as more permanent causes, the little encouragement now given to the study of divinity. The great subserviency to the civil power to which the church was now reduced, and the poor provision made for the supply of the pastoral office, had rendered her service no longer attractive to persons of birth, or of promising abilities; so that, as a profession, the ministry sank greatly in the estimation of mankind.

By the monastic institutions in the primitive and Roman Catholic churches, poverty had been rendered not dishonourable in a Christian teacher ; but it could not be so among the members of the Protestant ministry, who were expected to enter into all the various relations of life, and to become burdened with all its wants and cares. The spirit of the first reformers, which could have combated with these disadvantages of station, did not rest long upon the great body of their successors; and though their names and writings for some time commanded veneration, yet, by degrees, the authority of the first reformers and of the standard writings of their church, began to be lessened. Men were first content to be formally orthodox, without life or power; then, generations arose that would think for themselves; and the principles of religious liberty being resolutely vindicated, while some few searched the Scripture with pious care, and improved in religious knowledge, the greater part used this privilege to choose for themselves new religious systems which differed widely from the principles of the early reformers and from the records of revelation. As we approach nearer to our own times, the infidel philosophy made many converts, and threatened here, as elsewhere, the very extinction of the Christian faith, as a prejudice of former times.

Still, the ancient confessions of the Lutheran church were upheld by public sanction. Their authority with the clergy could hardly be denied, and they doubtless formed a rallying point and a firm hold of support to those who loved the doctrines of the reformers, when contending against their modern evaders and gainsayers.

The term Pietist also appears to designate a new spirit of religious reformation, which had arisen “ to stem the torrent of vice and corruption, and to correct the licentious manners both of the clergy and people!.” The name, like others of the same kind, seems to have been given to persons and classes of men of very different descriptions. Some are deseribed as being totally hostile to the doctrines of the reformers ; as avowed ene

| Mosheim.

mies to the whole fabric of the established church; but in regard to others, it is undeniable that their only object was, the restoration of religion to its power, and bringing back the church to its original purity.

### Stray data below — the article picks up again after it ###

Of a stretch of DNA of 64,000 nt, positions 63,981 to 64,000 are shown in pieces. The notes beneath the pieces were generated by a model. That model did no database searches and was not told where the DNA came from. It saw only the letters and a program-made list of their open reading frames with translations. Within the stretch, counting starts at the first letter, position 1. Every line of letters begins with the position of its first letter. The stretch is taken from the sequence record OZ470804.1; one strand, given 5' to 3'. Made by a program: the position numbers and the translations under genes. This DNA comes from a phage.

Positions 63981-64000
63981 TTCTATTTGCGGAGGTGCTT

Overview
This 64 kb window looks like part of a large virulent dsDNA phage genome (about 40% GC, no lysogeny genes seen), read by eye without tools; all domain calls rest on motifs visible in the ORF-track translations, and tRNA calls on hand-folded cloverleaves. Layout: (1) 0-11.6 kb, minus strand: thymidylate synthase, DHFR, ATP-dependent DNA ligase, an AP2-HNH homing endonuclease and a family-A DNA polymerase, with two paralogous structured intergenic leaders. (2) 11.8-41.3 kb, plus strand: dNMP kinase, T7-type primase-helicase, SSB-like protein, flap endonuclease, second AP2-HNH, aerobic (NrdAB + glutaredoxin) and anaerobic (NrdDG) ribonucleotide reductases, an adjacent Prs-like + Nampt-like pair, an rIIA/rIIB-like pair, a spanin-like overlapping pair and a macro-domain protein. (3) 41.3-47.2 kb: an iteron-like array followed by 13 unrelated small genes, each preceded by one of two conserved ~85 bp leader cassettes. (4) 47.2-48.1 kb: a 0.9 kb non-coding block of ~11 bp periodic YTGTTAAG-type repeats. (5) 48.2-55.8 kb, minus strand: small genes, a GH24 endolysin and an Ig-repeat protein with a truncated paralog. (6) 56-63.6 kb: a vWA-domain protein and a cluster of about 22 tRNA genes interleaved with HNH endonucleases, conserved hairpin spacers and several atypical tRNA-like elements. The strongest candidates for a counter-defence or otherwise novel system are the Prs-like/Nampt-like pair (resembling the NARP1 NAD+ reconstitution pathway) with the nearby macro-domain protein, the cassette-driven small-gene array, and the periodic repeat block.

The pious and learned Spener is reported to have been the founder of the societies to which the name Pietists afterwards attached. The object of these societies, which were formed at Frankfort, was religious improvement, and a desire to rekindle the dying zeal of the professors of the Gospel. Some of the disciples of Spener, at Leipsic, followed the example, about 1689; among whom were the professors Frankius, Schadius, and Antonius. - They disapproved of the usual mode of education, and set up in their colleges lectures for the explanation of the Holy Scriptures. These lectures, which, strange as it may seem, were considered in a Protestant university as a novelty, were much frequented, and their happy effects were attested by many. But more took umbrage at the awakened spirit of real religion, and great contentions and tumults arose. It was amidst these commotions that the term Pietists was given in derision to the frequenters of these · Biblical Colleges.' Afterwards, like many other terms of a similar origin, it came to be applied, without any discrimination or consideration, to all persons who attempted to emerge or to rouse others from the deadlike state of the public profession of religion. In this extensive sense, though it may not improbably include some classes who were very erroneous in their views and practices, - it was sure to attach to all that remnant of true believers, who acted


the principles and with the spirit of the first reformers. “The contagion," it is said, “ was diffused with incredible celerity through all the Lutheran churches."